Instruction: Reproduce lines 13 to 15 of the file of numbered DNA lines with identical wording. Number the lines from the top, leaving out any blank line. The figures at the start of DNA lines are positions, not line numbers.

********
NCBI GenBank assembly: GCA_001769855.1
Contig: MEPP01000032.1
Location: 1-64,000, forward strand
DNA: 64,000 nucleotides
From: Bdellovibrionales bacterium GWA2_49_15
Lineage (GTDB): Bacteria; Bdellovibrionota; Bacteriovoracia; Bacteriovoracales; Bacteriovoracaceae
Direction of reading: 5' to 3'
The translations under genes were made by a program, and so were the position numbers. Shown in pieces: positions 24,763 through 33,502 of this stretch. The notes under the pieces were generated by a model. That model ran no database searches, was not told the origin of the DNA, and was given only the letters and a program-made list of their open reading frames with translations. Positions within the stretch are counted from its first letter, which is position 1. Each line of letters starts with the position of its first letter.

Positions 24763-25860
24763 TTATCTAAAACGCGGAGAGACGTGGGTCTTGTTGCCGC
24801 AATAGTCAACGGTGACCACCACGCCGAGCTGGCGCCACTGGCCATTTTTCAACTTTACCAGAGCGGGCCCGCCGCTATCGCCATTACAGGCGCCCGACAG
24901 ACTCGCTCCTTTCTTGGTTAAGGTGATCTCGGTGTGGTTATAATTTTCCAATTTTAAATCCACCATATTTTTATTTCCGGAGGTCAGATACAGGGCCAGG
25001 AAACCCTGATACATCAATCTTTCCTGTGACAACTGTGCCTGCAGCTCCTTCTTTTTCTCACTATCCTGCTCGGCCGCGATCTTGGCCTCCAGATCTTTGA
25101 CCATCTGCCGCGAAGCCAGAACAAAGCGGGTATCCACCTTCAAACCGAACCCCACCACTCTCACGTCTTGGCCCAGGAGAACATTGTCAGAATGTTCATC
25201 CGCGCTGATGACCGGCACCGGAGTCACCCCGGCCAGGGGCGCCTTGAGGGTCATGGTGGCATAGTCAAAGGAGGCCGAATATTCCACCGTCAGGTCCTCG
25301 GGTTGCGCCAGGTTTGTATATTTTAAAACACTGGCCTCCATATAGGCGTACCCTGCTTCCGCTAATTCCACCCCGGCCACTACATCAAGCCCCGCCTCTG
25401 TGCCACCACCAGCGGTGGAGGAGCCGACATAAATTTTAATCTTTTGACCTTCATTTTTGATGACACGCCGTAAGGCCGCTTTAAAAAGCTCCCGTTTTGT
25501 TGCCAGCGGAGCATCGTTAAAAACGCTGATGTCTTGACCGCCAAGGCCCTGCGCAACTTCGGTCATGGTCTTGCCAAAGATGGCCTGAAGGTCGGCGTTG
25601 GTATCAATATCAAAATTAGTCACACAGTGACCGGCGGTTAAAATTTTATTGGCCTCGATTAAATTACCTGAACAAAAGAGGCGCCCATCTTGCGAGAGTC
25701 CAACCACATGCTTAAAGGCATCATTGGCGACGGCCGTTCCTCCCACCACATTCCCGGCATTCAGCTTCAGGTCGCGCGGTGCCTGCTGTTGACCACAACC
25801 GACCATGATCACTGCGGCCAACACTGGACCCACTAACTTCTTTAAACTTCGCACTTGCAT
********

25001 AAACCCTGATACATCAATCTTTCCTGTGACAACTGTGCCTGCAGCTCCTTCTTTTTCTCACTATCCTGCTCGGCCGCGATCTTGGCCTCCAGATCTTTGA
25101 CCATCTGCCGCGAAGCCAGAACAAAGCGGGTATCCACCTTCAAACCGAACCCCACCACTCTCACGTCTTGGCCCAGGAGAACATTGTCAGAATGTTCATC
25201 CGCGCTGATGACCGGCACCGGAGTCACCCCGGCCAGGGGCGCCTTGAGGGTCATGGTGGCATAGTCAAAGGAGGCCGAATATTCCACCGTCAGGTCCTCG